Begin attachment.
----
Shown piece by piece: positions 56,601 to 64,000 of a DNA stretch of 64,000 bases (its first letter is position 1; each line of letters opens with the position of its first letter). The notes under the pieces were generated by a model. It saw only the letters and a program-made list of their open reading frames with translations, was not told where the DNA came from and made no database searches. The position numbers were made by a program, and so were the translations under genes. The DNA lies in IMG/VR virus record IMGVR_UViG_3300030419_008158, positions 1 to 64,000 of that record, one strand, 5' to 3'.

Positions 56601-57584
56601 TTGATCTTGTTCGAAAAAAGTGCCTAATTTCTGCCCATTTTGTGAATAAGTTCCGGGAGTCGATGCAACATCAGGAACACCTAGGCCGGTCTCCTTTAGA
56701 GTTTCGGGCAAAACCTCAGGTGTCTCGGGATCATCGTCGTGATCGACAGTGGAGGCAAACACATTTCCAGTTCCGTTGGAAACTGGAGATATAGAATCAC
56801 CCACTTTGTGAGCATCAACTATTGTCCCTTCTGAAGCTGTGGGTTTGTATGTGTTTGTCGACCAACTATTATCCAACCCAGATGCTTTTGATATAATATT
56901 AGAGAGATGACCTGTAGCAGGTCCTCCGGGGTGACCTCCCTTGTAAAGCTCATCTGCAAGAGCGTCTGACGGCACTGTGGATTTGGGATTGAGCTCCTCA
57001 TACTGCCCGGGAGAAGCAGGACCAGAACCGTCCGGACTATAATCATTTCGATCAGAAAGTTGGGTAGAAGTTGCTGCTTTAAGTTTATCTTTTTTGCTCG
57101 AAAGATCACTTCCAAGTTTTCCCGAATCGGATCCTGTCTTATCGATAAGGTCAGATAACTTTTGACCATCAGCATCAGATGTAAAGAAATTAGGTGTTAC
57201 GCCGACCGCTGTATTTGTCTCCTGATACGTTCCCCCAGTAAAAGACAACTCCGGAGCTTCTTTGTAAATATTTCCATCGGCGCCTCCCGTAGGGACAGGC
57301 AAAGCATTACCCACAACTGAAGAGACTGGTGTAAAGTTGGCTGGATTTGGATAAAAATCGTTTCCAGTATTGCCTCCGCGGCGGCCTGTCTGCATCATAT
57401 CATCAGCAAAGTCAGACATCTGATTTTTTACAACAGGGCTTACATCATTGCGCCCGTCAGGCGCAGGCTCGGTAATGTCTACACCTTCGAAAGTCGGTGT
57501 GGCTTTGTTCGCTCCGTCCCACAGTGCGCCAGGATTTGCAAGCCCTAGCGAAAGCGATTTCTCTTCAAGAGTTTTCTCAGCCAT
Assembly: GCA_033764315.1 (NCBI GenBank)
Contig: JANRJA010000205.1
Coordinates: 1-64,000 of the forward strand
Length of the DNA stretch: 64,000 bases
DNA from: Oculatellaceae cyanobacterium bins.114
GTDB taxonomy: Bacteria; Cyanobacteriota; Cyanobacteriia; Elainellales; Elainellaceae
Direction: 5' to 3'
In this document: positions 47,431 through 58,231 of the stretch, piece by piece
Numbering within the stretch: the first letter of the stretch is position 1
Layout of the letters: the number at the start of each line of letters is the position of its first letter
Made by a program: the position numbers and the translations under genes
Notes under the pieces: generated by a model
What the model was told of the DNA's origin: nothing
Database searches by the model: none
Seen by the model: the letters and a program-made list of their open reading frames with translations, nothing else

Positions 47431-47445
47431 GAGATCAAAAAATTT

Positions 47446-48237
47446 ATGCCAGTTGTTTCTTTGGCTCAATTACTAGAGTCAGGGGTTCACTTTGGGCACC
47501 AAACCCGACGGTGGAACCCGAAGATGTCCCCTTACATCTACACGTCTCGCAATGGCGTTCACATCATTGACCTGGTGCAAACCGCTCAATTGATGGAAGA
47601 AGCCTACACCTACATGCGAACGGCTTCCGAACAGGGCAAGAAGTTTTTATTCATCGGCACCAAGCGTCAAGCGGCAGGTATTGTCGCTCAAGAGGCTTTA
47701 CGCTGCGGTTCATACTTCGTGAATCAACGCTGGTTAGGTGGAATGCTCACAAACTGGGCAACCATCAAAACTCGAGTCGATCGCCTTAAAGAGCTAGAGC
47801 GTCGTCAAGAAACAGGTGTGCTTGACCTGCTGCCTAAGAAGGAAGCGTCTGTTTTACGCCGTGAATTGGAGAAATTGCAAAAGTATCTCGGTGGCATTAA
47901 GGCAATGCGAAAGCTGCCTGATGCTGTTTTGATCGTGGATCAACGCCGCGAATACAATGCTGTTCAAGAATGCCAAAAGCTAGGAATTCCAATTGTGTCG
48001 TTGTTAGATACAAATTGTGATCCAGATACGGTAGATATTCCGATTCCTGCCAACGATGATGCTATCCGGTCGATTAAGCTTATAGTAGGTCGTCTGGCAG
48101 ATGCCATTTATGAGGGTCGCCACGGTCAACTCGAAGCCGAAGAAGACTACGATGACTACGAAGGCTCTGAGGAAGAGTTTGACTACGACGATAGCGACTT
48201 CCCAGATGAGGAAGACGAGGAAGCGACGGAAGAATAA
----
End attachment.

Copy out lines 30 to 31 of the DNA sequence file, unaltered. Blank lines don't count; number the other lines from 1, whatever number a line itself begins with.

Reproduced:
Positions 47446-48237
47446 ATGCCAGTTGTTTCTTTGGCTCAATTACTAGAGTCAGGGGTTCACTTTGGGCACC